Wednesday, June 8, 2011

Flow in Writing

by Deren Hansen

Wikipedia defines psychological flow this way:
Flow is the mental state of operation in which a person in an activity is fully immersed in a feeling of energized focus, full involvement, and success in the process of the activity. Proposed by Mihály Csíkszentmihályi, the positive psychology concept has been widely referenced across a variety of fields.
You've probably heard about people who claim that the writing just flowed (and you've probably felt a bit jealous of them). It's hard to hear such a thing without, 1) taking it to be something mystical, and 2) judged yourself to be a lesser writer for not being able to make a similar claim.

I can't guarantee that you'll always enjoy flow in your writing, but if you understand the nature of the state then you might be more likely to experience it.

The most important thing to understand is that there's nothing mystical about flow. Indeed, it is effectively the opposite of mysticism because you're neither awed nor terrified. When you're fully immersed in the process you find, to the extent that you're even aware of your internal state, that you feel a profound calm.

Flow is like Baby Bear: you're neither too hot with great ideas, nor too cold bogged down in the details, but just right with the ideas and the words to express them coming together at the same time.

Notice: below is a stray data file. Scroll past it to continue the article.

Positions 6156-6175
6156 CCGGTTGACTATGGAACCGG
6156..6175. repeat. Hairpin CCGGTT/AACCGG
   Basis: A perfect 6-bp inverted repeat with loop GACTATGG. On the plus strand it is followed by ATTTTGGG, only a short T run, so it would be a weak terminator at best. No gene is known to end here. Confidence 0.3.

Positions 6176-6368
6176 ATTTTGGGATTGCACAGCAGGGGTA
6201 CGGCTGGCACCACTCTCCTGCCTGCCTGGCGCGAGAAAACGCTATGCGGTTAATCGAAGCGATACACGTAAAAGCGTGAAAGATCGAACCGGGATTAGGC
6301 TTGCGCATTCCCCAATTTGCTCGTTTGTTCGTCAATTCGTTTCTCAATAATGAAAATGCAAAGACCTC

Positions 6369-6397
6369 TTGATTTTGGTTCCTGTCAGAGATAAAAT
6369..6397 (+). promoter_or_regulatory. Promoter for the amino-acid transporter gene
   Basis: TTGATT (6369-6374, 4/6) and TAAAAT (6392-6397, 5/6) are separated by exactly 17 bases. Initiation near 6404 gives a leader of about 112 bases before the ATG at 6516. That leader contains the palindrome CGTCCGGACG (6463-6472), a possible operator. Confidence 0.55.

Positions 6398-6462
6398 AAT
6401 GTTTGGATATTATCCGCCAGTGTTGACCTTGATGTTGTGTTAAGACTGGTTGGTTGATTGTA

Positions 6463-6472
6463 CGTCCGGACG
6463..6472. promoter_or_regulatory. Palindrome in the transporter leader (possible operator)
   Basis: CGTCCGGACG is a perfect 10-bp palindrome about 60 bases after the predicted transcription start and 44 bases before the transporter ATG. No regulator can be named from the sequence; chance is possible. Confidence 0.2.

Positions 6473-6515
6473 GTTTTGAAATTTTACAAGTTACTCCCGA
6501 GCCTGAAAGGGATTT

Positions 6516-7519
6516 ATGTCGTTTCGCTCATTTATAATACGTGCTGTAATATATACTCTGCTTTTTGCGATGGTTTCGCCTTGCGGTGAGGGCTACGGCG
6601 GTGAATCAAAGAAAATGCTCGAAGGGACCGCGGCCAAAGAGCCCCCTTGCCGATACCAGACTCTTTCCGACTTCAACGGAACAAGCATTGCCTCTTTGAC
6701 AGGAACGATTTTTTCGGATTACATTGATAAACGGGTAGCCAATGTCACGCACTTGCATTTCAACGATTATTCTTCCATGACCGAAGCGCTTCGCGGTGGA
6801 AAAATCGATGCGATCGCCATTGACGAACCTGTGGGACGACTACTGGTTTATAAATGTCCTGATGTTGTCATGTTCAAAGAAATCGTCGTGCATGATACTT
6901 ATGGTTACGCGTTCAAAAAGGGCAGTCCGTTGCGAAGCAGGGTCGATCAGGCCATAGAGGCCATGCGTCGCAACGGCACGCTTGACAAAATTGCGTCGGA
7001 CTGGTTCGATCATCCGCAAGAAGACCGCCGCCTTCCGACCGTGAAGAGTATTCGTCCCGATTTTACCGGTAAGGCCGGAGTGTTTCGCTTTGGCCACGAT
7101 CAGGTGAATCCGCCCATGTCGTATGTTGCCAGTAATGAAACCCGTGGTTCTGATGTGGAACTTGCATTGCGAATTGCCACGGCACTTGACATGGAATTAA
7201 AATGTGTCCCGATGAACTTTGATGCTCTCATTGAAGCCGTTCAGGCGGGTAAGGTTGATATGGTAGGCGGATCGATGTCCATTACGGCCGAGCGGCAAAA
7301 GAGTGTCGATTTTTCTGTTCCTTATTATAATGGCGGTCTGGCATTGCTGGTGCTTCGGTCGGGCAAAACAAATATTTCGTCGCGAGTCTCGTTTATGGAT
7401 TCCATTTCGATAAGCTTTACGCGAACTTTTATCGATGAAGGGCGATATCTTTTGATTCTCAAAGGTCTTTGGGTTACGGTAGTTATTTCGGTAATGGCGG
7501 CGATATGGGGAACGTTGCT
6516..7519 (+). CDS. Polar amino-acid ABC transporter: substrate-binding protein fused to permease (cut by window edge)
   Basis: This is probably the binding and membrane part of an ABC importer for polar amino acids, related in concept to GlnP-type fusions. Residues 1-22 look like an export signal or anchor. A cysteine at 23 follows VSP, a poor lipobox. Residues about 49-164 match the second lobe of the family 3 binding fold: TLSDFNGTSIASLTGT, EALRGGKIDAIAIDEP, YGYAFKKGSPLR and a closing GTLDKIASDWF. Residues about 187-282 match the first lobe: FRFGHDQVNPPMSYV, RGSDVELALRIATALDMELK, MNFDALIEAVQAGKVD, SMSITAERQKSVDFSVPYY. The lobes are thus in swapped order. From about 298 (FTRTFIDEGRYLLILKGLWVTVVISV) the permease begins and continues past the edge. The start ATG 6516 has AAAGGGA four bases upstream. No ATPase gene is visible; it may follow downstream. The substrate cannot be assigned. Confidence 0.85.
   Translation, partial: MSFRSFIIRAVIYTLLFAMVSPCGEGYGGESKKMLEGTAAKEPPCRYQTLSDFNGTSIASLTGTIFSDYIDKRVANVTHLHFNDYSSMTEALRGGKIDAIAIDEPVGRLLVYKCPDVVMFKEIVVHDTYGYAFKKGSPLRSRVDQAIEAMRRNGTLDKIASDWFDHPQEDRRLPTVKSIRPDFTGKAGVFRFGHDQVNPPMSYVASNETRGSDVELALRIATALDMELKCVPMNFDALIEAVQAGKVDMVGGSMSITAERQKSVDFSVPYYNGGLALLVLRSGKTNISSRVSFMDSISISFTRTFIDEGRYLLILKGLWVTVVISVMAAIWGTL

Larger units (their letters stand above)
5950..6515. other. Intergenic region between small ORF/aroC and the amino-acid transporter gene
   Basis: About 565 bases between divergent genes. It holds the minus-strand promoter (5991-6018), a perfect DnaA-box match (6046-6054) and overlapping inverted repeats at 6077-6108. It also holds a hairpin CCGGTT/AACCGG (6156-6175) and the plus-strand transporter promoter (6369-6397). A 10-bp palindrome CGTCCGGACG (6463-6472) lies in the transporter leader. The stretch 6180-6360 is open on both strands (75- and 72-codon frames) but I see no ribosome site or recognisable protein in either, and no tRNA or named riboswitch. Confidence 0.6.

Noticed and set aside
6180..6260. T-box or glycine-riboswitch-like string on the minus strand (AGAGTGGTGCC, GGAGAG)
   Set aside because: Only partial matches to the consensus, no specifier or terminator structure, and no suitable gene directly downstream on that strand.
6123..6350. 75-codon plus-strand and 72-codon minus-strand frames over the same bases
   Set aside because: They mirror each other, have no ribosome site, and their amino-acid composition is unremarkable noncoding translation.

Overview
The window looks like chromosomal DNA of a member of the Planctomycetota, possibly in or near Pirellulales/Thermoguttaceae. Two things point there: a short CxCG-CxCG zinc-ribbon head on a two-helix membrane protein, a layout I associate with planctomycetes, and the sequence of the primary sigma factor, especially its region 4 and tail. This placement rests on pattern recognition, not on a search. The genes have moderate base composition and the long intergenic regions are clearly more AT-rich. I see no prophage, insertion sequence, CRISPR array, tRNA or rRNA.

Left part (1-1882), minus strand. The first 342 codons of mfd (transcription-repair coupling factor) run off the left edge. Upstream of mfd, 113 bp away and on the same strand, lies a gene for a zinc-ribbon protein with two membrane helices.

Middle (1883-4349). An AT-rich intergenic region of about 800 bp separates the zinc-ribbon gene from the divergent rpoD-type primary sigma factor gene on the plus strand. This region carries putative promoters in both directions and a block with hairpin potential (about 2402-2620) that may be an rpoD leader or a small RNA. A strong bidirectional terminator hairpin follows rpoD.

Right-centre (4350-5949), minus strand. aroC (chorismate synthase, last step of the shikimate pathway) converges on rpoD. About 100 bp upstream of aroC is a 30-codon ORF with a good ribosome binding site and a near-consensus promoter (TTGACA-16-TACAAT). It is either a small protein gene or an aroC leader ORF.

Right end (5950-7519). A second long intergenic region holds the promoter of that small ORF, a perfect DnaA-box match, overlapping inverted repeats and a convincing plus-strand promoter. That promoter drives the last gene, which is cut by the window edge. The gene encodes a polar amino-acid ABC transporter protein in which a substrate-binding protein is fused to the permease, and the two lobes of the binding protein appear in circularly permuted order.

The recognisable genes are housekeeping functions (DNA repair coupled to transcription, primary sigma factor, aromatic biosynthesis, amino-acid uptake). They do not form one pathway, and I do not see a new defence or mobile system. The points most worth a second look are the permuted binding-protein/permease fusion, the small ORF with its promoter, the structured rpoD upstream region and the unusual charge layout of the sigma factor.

I've heard people argue that writing is a purely creative, right-brain activity. There's truth in that claim, particularly for those who see the action and the setting, and hear the voices of their characters. But encoding those ideas in well chosen words and ordering those words in compelling, grammatically correct sentences is a left-brain activity. Of course, your inner editor lives in your left brain.

People who focus on one side or the other short-change themselves. In my experience, flow is most likely to occur when I've mastered the left-brain mechanics (i.e., proficiency at typing, a command of grammar rules, a rich vocabulary) and energized the right-brain to focus on the story (and not entertain every distraction that comes along). Put another way, you can think of flow in writing as balancing right and left brains to produce and encode ideas.

Deren blogs daily at The Laws of Making.


Julie Daines said...

I agree with everything you said, but I question the spelling of the psychologist's name. And can you pronounce that for me?

Deren Hansen said...

mee-hy cheek-sent-mə-hy-ee;

(That's according to his Wikipedia page, to which I linked his name in the post.)

Julie Daines said...

Thanks! :) It's a mouthful!